Ecosystem Restoration Following Bauxite Mining in the Jarrah Forest of Western Australia – Supplement to Restoration Ecology

Bell, D.T. and R.J. Hobbs (eds.)

Publication Date:

The native jarrah (Eucalyptus marginata) forest ecosystem of the Darling Range of southwestern Western Australia provides the people of the state with a source of timber, its major source of potable water, sites for recreation and leisure activity, and a number of mineral resources. Alcoa World Alumina Australia (Alcoa) under agreement with the State of Western Australia mines bauxite. The commercial potential of the alumina-rich laterites of the Darling Plateau was established in 1957, and by 1963, the company had developed a small, integrated bauxite mining and alumina refining operation, which has grown more or less continuously. In Western Australia, Alcoa operates two mines and three refineries, which produce about 13% of the world’s annual alumina production, currently employs a staff of 4,000, and provides a return of more than $1 billion per annum to the economy of the state. The operation presently clears, mines, and restores approximately 550 ha of native forest each year. Early post-mining activity in the late 1960s involved little more than land stabilization; however, the overall aim of the today’s restoration is to reestablish a stable forest ecosystem capable of sustaining all the premining elements of the native jarrah forest ecosystem.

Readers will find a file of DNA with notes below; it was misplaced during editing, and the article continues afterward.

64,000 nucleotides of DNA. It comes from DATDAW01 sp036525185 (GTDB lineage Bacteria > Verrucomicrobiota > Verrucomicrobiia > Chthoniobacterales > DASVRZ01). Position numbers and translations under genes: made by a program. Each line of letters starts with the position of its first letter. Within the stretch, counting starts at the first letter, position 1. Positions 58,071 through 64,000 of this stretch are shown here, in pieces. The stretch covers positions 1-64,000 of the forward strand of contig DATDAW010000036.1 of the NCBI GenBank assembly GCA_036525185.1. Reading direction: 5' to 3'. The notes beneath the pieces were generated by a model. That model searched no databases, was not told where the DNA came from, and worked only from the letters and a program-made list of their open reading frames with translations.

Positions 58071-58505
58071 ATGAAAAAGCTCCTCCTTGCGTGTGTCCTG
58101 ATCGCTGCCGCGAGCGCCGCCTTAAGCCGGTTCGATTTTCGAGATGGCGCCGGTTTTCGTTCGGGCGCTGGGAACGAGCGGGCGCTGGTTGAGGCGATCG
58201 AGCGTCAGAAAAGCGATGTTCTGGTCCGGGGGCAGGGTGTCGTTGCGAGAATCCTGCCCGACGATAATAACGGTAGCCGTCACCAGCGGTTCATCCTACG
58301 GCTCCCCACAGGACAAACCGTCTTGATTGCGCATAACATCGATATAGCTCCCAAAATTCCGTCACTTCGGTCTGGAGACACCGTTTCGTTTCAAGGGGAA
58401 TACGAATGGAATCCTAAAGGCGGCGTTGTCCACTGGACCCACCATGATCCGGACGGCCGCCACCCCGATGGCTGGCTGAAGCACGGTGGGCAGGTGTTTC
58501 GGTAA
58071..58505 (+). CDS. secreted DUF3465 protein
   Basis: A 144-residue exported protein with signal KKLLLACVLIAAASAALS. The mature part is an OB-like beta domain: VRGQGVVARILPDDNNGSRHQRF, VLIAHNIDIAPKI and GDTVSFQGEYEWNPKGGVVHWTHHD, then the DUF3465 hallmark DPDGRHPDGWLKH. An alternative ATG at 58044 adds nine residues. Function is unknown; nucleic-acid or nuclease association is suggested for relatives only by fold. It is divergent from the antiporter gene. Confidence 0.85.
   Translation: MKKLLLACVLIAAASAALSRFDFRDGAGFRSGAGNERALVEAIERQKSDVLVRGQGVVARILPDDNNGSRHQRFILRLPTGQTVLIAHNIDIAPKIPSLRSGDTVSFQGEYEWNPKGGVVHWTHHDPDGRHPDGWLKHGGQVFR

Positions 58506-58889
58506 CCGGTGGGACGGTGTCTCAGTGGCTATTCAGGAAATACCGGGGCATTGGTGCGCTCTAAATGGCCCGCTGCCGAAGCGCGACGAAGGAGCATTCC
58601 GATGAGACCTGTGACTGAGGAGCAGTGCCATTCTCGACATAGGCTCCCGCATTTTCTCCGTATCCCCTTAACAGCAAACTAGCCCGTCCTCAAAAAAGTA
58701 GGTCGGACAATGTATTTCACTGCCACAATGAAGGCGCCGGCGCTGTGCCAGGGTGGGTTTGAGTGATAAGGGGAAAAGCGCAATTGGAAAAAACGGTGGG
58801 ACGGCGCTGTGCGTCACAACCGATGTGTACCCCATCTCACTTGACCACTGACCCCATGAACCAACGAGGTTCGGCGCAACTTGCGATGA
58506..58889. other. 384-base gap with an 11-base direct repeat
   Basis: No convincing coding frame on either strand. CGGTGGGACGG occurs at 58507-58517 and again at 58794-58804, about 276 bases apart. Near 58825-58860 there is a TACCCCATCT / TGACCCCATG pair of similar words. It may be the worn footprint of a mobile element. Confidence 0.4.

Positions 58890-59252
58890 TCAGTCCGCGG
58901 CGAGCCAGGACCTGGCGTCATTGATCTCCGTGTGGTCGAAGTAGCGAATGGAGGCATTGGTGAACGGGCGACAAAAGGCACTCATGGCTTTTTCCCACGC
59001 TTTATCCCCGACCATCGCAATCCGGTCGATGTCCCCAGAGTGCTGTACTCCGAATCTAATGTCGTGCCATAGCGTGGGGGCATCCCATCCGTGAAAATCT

Resource Type:
Peer-reviewed Article

Restoration Ecology